By Rachel A.G. Gilman
After finding great success playing alongside his brother and sister-in-law in Montreal-based indie-rock band Arcade Fire, background man Will Butler is ready to fly solo with the release of “Policy.” The eight-track album’s production took place over three weeks: one recording in Manhattan last May, then two more a couple months later in his hometown putting on the finishing touches. Before the release of the album, Butler spent the last week of February writing and releasing a song a day inspired by current event headlines from The Guardian.
Butler’s sound on “Policy” is more varied than the work he has done with Arcade Fire, mainly tackling a boldly punk, independent feel throughout. Opening with “Take My Side,” a reckless, rock track that you can see easily see being performed in an underground club rather than the arenas Arcade Fire frequents, Butler sets the raw, unpolished tone for the album. “What I Want,” is bizarrely irresistible as well, playing with experimental sounds and strong guitar solos in between. Butler’s lyrics are oddly poetic and off-the-cuff, rambling on about things like “pony macaroni” and the possibility of getting a dog or perhaps a chicken coop. And yet, they seem to work.
“Son of God” and “Something’s Coming” will both question the Lord and his job in society in true punk style, and they’ll do so alongside complicated instrumental riffs heavy with guitars. They are the most obvious display of the frustration Butler seems to carry with him on every song on “Policy.”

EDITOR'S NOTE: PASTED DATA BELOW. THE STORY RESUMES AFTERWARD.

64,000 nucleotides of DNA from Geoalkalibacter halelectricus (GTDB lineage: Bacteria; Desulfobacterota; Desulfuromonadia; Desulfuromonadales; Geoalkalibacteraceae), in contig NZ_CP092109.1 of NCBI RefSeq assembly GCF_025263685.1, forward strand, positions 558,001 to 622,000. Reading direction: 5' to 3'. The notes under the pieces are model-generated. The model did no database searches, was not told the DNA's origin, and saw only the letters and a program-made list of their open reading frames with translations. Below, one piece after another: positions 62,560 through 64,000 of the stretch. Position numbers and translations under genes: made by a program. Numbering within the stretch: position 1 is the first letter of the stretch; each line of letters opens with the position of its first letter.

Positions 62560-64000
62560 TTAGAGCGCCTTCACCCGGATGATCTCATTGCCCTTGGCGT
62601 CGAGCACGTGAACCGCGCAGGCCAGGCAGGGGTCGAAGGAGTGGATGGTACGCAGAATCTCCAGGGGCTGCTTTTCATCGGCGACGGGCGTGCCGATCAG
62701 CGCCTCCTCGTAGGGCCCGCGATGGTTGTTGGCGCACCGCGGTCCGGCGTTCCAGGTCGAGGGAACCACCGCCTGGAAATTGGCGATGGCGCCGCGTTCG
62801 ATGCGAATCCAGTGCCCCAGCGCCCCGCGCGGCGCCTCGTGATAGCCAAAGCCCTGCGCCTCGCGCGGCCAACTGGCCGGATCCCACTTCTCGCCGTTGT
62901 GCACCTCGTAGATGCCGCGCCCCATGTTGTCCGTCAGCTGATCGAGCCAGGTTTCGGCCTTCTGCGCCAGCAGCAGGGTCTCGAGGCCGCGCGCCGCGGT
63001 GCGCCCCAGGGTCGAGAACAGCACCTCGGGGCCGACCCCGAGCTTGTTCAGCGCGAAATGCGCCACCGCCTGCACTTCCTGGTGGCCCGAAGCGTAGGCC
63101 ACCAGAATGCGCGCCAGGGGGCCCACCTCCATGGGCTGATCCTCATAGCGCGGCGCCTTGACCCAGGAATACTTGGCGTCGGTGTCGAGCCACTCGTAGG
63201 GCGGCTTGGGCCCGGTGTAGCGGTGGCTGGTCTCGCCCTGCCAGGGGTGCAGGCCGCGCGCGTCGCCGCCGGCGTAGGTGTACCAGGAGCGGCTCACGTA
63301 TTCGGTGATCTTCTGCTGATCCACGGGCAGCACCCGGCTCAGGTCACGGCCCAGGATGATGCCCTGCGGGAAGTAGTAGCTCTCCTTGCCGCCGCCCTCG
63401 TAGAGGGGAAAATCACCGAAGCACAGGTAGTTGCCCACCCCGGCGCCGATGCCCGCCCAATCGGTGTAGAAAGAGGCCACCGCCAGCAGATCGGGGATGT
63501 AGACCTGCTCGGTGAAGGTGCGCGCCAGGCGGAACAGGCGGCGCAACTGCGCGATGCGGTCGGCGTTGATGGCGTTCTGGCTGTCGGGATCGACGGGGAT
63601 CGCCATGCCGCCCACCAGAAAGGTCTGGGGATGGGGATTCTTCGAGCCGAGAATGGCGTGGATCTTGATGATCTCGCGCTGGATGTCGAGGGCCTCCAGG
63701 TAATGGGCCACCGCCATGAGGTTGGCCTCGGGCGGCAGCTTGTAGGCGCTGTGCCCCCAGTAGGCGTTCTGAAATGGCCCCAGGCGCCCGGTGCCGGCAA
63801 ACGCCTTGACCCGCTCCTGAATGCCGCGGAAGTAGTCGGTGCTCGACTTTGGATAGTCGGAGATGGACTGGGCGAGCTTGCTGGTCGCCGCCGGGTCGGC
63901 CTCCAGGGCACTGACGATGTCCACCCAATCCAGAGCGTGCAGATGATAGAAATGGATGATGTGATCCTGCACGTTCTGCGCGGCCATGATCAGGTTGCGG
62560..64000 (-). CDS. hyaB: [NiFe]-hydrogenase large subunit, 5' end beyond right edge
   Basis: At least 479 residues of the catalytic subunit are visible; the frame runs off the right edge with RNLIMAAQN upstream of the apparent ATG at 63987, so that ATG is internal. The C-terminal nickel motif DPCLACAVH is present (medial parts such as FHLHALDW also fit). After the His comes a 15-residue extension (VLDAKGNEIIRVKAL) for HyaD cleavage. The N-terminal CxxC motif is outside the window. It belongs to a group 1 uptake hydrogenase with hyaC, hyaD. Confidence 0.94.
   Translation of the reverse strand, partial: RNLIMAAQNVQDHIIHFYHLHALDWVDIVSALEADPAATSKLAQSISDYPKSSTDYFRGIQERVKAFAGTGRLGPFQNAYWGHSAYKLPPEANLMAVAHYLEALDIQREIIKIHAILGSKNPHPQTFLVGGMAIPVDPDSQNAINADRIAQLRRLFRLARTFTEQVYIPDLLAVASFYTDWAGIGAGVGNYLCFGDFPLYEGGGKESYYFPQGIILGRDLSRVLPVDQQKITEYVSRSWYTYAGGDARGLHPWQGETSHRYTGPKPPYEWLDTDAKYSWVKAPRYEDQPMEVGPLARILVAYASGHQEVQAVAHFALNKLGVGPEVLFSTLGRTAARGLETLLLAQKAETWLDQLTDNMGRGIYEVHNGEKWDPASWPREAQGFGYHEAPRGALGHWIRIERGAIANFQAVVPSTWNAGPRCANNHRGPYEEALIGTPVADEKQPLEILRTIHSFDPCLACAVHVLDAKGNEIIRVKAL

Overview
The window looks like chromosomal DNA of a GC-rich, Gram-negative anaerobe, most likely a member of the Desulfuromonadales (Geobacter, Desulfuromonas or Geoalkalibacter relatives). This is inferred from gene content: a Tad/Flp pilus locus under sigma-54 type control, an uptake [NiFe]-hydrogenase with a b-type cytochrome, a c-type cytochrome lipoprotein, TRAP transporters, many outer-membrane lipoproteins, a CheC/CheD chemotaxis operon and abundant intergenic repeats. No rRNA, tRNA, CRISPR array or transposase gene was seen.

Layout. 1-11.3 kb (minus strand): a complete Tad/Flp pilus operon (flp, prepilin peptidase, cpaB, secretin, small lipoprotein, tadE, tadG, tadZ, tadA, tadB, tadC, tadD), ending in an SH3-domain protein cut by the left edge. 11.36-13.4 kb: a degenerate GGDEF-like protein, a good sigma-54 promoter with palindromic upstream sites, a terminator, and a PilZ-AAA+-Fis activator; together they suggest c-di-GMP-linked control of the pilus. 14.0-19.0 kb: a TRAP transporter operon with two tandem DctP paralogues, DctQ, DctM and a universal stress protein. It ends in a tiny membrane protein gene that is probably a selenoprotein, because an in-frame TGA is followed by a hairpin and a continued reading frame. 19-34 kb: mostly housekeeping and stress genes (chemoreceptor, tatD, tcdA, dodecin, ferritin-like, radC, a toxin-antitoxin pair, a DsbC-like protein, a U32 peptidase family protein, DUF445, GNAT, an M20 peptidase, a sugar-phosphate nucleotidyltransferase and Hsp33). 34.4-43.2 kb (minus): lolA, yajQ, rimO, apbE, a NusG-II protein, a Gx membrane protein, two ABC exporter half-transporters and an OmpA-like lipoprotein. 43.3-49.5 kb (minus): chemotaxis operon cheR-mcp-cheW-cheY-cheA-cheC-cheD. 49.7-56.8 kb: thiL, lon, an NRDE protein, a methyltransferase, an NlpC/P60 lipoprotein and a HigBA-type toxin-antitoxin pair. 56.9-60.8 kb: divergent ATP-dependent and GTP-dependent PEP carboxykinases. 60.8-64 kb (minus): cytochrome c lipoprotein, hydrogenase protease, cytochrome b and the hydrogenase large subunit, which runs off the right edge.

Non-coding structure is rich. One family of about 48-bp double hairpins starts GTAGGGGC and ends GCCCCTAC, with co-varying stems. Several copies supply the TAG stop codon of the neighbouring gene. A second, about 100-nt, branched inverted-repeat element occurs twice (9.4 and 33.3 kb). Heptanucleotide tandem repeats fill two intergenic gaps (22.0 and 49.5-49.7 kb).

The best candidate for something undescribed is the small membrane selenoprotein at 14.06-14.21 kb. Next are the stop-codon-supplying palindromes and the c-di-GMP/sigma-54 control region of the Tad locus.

As for brooding and melancholy, Butler delivers brilliant piano ballads, sorrowfully singing about the mistakes he has made and his inability to handle them. “Finish What I Started,” a short but powerful track, will pull on your heartstrings. It breaks up the mood of the album with Butler crooning out, “I tried my best, but my best was half hearted.” In a similar style is the even more emotional “Sing to Me.” Its straightforward lyrics in tandem with a simplistic, chord accompaniment is dark and honest in an extremely emotionally successful manner.
In a completely different vein, “Anna” has a bright, dance beat created by synthesized, electric piano and sharp saxophones. Butler also shows his range here, dipping into his lower vocals then quickly and frequently going up into a squeal on the chorus. Closing out the album is another tune making you feel the need to get up and dance. “Witness,” not unlike many other songs on “Policy,” sings about wanting someone else to make a decision for Butler in a jazzy, old school style, complete with saxophone solos. It is the perfect way to blow the top off a successful solo debut.
By playing most of the music on the record himself, Butler flexes his music-crafting muscle and proves himself as more than just an instrumentalist. Witty and unique in both music and lyrics, “Policy” proves Win isn’t the only Butler brother who can shine in the spotlight. It might just be Will’s time now.
Rachel A.G. Gilman is a staff writer. Email her at firstname.lastname@example.org